4. Toilet(s): The number of toilets needed for a visit depends on how many children are coming, and how old they are. You will need to tell us whether your toilet has wheelchair/disabled access so that we can match schools appropriately.

5. A clean area, ideally undercover where children and adults can eat lunch. Outdoor areas for eating packed lunches must have been clear of animals for at least three weeks. Sheds that have been used for animal housing must have been thoroughly washed out and disinfected before they can be used as a lunch venue. Other indoor areas and local community spaces will be considered and risk assessed as part of the visit planning.

6. Risk Assessments: We expect all hosts farms to have a Risk Assessment for school visits. If you haven't already got one don't worry we can offer support.


How much does it cost?

The Country Trust is a charity and fundraises so that its Coordinators can support schools and farmers, free of charge. DEFRA offers Educational Access Payments (ED1), enabling farmers to claim £309 per visit, for up to 25 visits per year via and new claims can be submitted with Countryside Stewardship applications which are reopening this February. To be able to claim, applications must be part of Mid or Higher Tier packages. Unfortunately, farmers cannot claim Educational Access as a standalone item – though the Country Trust continues to push for this. The Rural Payments Agency will be publishing a series of blog posts to help you prepare your application.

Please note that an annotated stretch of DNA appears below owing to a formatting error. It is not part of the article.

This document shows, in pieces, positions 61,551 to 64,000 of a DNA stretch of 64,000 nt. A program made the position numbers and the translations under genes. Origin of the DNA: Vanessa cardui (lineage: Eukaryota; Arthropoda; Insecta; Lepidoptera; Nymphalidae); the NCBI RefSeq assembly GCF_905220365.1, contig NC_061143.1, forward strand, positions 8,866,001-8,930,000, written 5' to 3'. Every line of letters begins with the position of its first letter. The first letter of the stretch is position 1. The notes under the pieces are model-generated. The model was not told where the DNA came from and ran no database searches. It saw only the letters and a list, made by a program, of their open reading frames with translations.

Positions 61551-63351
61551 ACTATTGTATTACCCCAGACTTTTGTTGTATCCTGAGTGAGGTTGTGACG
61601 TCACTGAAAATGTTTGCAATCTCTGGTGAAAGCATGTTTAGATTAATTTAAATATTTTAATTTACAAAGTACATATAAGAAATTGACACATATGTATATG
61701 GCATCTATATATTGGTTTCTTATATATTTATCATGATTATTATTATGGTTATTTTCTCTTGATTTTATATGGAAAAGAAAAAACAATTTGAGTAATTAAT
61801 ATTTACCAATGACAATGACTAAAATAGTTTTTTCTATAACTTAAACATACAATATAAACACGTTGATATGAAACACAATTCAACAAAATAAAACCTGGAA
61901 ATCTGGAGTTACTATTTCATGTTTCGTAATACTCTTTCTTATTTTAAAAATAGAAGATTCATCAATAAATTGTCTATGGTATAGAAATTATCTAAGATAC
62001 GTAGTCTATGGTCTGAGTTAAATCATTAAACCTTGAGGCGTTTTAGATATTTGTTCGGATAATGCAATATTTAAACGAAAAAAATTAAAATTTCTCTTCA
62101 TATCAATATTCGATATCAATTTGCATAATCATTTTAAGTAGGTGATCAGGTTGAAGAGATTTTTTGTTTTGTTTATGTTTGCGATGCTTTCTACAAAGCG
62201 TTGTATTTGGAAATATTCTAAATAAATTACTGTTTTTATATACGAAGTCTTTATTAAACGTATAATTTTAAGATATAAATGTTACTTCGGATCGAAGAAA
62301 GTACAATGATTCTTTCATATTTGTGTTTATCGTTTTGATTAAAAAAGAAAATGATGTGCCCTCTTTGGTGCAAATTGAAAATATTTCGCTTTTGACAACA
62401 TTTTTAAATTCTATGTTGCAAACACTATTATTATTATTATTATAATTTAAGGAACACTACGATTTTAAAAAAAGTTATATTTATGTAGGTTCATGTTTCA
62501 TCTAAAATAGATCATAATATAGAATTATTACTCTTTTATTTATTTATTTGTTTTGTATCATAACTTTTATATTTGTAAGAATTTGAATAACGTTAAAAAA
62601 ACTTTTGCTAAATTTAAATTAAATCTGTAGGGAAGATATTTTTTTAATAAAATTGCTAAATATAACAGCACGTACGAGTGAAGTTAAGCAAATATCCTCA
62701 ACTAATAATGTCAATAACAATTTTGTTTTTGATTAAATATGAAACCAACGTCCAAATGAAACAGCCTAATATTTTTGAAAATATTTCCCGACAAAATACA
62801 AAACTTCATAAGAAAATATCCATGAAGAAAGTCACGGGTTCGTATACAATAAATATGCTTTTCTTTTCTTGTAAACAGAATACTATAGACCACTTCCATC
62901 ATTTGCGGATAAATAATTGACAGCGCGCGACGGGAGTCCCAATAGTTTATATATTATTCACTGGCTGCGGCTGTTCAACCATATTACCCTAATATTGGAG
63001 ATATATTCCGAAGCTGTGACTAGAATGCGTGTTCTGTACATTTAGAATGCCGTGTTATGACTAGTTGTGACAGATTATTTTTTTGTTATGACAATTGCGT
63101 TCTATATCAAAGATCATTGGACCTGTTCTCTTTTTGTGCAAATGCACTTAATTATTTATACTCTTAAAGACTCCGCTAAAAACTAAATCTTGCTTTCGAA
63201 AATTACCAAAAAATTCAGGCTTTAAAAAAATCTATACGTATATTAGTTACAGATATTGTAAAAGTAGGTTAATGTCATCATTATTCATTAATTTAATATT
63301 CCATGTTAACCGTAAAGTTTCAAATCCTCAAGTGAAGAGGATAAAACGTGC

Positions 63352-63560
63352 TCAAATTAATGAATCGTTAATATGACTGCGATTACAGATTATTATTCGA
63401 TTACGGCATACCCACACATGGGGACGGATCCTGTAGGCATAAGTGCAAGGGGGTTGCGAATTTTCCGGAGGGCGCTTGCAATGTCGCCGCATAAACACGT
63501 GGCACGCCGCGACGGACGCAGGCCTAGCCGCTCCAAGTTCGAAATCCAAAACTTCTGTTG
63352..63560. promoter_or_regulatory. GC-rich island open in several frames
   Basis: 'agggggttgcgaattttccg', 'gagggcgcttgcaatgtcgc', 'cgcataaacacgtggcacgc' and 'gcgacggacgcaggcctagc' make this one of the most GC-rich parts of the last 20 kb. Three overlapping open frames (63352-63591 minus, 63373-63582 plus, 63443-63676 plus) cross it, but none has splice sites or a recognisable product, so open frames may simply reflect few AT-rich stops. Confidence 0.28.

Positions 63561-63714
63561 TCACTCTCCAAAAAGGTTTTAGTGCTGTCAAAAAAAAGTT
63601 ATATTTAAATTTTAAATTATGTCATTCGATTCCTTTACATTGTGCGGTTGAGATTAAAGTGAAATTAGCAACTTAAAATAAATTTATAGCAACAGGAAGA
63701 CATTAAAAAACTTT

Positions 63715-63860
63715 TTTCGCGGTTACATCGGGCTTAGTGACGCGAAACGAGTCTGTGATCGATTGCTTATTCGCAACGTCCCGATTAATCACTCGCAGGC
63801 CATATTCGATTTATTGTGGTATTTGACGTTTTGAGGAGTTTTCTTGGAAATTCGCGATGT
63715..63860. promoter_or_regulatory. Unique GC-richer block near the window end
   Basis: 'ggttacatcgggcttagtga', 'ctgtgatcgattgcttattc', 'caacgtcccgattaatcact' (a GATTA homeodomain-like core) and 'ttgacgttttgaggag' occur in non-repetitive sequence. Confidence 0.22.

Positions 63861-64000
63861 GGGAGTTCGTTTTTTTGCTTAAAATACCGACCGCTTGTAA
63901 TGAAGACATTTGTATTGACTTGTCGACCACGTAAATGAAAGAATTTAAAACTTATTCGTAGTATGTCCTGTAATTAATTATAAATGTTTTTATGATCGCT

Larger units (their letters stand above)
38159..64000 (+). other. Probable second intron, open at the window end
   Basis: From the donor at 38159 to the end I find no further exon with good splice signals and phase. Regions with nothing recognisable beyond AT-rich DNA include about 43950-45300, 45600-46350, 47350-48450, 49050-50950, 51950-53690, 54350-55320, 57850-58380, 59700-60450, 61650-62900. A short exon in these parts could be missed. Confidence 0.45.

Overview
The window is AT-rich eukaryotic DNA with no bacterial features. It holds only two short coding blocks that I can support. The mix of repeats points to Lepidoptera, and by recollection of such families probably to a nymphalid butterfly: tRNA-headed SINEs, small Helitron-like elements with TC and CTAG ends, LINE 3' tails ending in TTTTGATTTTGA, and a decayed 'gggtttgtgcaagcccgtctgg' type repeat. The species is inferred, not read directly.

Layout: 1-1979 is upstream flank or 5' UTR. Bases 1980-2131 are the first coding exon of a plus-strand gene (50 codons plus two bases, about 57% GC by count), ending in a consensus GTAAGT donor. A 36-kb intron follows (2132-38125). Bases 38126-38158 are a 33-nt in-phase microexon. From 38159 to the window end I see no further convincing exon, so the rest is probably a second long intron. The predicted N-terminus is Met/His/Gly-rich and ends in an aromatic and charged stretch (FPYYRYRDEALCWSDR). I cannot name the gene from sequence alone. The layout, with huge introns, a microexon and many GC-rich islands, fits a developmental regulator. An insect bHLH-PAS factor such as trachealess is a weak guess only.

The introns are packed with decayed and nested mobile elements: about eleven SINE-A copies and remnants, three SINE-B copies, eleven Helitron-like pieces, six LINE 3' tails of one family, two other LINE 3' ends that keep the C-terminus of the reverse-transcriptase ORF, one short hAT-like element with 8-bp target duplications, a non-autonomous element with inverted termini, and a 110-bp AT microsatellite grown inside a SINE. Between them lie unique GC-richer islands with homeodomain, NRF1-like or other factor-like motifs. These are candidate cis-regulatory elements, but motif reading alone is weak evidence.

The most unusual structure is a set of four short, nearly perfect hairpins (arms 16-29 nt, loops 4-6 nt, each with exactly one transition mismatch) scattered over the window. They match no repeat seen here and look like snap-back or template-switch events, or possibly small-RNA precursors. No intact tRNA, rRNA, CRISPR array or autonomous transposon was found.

I'm interested, what's the next step?

Get in touch with the Country Trust: [email protected]. One of our team will advise you on:  

  • The six considerations (see above list).
  • The learning opportunities on your farm, including the crops that you grow and the livestock you raise, wildlife, history, geography, environmental features, and other enterprises that might be included in the visit. Children love to see animals, even ponies and chickens! They also love meeting farmers and people who work on the farm.
  • Shaping a programme for the day, including activities that will showcase your farm and the way you make your living
Email us today:  [email protected]
Keep in touch.

Find out more about hosting and how farmers across the country are making a difference.

Sign up for our quarterly newsletter



"It would have been daunting being a host for schools without The Country Trust. They take care of everything, so that the farmer can just enjoy the visit. My advice to anyone considering becoming a farm host is just to give it a go and trust the coordinators”  David Thompson, Farmer


Useful links: 

Rural Payments: (opens webpage) 

Educational Access Payments

Calling all farmers and growers! Calling all farmers and growers! Calling all farmers and growers! Calling all farmers and growers! Calling all farmers and growers! Calling all farmers and growers! Calling all farmers and growers! Calling all farmers and growers! Calling all farmers and growers! Calling all farmers and growers!